Public safety departments looking to make off-road vehicles street legal

Public safety departments looking to make off-road vehicles street legal

WILMINGTON, NC (WECT) - A bill introduced by North Carolina State Representative Ted Davis could make off-road utility vehicles legal to drive on the streets of Wilmington.

House Bill 102 has passed both the state House and Senate, but a committee needs to iron out some specifics in the legislation.

The Wilmington Fire Department has two utility vehicles used for transportation purposes, according to WFD Battalion Chief David Hines.

Hines explained Tuesday the utility vehicles are used to transport items and people. He said the vehicles have been previously used at big fires, train derailments, and festivals.

"This was designed to be able to get the equipment to the scene where we needed it. It's a lot easier to have the vehicle do it for you than to manually have to do it," said Hines.

Tony McEwen, the City of Wilmington's Assistant to the City Manager for Legislative Affairs, explained that the fire department's utility vehicles currently need transportation of their own before they can be used at events.

"Really it was a waste of resources for our public safety officials because they would have to trailer a vehicle like this," explained McEwen.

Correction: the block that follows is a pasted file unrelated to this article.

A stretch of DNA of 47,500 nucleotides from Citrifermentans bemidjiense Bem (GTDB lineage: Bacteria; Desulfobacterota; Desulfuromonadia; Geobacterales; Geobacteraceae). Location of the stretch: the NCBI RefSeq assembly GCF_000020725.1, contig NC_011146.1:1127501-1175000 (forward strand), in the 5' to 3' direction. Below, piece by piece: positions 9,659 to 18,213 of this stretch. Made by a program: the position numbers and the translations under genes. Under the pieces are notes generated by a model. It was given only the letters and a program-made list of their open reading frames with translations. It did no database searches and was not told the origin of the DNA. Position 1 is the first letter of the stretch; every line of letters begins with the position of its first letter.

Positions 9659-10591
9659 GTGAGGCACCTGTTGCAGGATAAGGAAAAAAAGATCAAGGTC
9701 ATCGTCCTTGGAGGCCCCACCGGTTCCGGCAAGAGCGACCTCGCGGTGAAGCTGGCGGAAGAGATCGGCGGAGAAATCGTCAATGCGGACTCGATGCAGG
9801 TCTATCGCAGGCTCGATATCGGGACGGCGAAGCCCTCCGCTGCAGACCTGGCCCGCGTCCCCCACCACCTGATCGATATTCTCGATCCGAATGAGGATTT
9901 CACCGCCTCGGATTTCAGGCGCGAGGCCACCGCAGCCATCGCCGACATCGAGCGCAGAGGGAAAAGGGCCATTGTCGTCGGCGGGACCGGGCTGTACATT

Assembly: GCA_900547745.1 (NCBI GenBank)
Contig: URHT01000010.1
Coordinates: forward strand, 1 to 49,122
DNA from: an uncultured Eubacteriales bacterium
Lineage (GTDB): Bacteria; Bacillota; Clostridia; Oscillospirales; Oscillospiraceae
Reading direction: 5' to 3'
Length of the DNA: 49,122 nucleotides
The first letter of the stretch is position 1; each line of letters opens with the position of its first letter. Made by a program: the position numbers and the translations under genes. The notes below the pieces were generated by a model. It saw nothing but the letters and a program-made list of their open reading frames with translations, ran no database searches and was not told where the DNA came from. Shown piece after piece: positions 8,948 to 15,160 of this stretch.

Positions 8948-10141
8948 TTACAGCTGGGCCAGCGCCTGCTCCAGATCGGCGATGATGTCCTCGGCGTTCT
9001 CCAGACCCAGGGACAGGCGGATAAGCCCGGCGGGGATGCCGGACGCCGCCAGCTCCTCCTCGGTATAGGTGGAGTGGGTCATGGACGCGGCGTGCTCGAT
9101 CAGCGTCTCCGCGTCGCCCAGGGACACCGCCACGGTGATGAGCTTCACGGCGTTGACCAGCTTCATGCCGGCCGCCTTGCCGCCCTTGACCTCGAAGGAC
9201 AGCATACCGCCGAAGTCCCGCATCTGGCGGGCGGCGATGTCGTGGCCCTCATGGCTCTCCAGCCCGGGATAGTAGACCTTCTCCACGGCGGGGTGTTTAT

He said that local public safety officials wanted legislative change so that the vehicles could be better utilized.

"Both our fire department and our police department brought it to my attention and I put it on our legislative agenda and we worked with Representative Ted Davis," McEwen elaborated.

McEwen explained that if this bill is signed into law, public safety officials will be able to operate utility vehicles on public streets as long as the street's speed limit is under 35 mph.

"We have a lot of streets in the downtown area that are 35 mph and under that we think this will be really useful for," McEwen said.

He explained that the vehicles could be operated on street with speed limits over 35 mph as long as the vehicles were en route to another road with a speed limit of 35 mph or lower.

McEwen elaborated that the new legislation would ultimately benefit the public.

"This is resources that our taxpayers paid for and invested in so we'll be able to make better use of this on behalf of taxpayers," he said.

Another part of the legislation would modify the state's 'move-over law' that requires drivers to avoid emergency vehicles parked on the side of the road. The modification would apply the law to solid waste and recycling vehicles.

McEwen said the bill could be signed into law in "a matter of days" or "a matter of weeks."

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